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Common sense changes to amateur fishing regulation

Common sense changes to amateur fishing regulations


'Common sense' changes have been made to the amateur fishing regulations after recommendations by Minister of Fisheries Jim Anderton were agreed to at cabinet this week. These will come into effect on 16 December this year, in time for the coming holiday season.

"The changes have been made in response to a series of issues identified by the New Zealand Recreational Fishing Council as priorities for review, and after feedback was received from stakeholders nationwide. They will contribute to preserving people's enjoyment of recreational fishing," Jim Anderton said.

The decisions on regulations are:

1. That divers be allowed to take extra bag limits of scallops and dredge oysters for each of up to two safety people on board a fishing vessel.

“It is important to encourage divers to have a safety person on board the boat and giving them extra bag limits provides a positive incentive to do this. It must be clear, however, that this is not a precedent for other species or for other situations," Jim Anderton said.

2. To retain the regulations that mean scallops taken by divers must be counted and measured at the first reasonable opportunity.

“The Ministry of Fisheries will develop a code of practice to clarify the law in this area and to guide the actions of the public and Fishery Officers.

3. That the use of bobs and ring pots in taking crayfish be allowed, and that scoop nets (landing nets) be allowed to be used to secure fish taken lawfully by any method.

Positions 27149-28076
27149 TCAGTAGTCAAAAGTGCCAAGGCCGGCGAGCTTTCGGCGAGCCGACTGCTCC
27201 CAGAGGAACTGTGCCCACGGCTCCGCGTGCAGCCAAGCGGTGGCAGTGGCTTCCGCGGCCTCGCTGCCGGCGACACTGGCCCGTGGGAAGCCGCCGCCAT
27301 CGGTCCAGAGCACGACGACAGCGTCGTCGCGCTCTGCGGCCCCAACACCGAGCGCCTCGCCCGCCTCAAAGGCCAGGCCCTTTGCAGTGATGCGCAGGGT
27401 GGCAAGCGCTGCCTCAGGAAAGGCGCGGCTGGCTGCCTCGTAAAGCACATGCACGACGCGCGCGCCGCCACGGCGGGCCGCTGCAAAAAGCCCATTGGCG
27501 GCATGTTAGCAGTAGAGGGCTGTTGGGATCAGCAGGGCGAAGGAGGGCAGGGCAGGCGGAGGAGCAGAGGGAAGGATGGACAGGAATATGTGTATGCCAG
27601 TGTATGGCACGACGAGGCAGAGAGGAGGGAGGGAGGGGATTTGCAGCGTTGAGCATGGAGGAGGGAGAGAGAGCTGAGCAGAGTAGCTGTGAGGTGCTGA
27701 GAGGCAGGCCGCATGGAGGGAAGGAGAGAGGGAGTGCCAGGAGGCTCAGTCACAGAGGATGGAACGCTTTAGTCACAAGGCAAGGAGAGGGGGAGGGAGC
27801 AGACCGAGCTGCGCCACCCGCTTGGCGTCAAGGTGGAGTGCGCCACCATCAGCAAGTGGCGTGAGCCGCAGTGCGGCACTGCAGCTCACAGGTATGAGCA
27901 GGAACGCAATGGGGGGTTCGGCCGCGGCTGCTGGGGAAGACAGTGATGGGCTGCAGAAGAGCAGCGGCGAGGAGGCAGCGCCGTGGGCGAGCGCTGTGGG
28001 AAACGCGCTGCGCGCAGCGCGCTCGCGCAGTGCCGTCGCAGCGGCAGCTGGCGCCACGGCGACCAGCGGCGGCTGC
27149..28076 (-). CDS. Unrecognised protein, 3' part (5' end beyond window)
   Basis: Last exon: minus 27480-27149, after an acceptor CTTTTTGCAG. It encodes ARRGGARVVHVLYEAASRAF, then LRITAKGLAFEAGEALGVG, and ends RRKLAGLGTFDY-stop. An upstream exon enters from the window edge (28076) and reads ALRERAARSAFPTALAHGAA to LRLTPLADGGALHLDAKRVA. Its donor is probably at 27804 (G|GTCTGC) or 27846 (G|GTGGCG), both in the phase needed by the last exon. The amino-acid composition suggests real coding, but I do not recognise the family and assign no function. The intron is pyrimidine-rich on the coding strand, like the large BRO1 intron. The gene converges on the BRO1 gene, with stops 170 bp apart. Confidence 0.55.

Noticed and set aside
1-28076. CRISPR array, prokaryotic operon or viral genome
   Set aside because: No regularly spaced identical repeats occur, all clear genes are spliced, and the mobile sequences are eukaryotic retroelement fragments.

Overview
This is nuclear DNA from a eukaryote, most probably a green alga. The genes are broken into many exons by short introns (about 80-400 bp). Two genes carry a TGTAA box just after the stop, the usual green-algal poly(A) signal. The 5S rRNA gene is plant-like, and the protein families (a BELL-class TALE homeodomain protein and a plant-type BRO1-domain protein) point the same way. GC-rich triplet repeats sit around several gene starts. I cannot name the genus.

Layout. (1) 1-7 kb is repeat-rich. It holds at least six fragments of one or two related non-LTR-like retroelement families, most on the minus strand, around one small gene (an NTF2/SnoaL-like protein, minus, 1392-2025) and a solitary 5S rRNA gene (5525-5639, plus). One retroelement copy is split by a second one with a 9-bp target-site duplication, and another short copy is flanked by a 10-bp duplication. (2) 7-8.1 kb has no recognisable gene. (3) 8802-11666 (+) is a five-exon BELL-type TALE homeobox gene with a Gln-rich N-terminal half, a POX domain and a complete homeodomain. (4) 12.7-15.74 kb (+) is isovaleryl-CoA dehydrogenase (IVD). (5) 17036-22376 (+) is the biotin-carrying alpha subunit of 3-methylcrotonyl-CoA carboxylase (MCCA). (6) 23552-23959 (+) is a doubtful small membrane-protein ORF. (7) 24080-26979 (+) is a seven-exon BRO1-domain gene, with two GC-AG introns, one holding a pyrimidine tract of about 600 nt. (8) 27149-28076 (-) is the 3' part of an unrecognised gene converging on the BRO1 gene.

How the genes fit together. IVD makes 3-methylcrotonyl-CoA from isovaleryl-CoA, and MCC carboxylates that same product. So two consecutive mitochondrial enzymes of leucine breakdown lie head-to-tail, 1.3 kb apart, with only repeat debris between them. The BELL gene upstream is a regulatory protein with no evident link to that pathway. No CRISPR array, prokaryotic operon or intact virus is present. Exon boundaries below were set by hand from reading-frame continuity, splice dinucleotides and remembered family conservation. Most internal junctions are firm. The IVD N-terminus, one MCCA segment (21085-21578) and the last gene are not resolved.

“I am not yet convinced that hand-held lassoes should be permitted to be used in capturing a crayfish.

4. That the recreational daily bag limit of 20 for Coromandel scallops be retained.

“The Coromandel scallop fishery is rebuilding from a period of historical decline and I commend the recreational sector for its contribution to the management of this important shared fishery. However, there is not yet enough information available on the nature and extent of the scallop fishery to support a bag limit increase.

"It is important to retain regionally consistent bag limits to avoid confusion and misunderstanding of the rules.

5. That the restrictions around the use or possession of underwater breathing apparatus when taking mussels be removed; however the current restrictions for paua will be retained.

“A method control is no longer necessary in the mussel fishery as there are no longer any significant sustainability risks or poaching concerns in most areas.

"Considerable concerns still exist for paua and I believe the prohibition on the use and possession of underwater breathing apparatus remains an important management tool for this fishery.

6. That scallops and dredge oysters be allowed to be shucked and eaten while on board a vessel, so long as the fish eaten form part of a fisher’s daily bag limit.

“Eating shellfish while on your boat is now considered to be an essential part of the recreational experience. The requirement to observe daily bag limits and size limits will of course remain, as will the requirement to land the uneaten shellfish in their shell,” Jim Anderton said.

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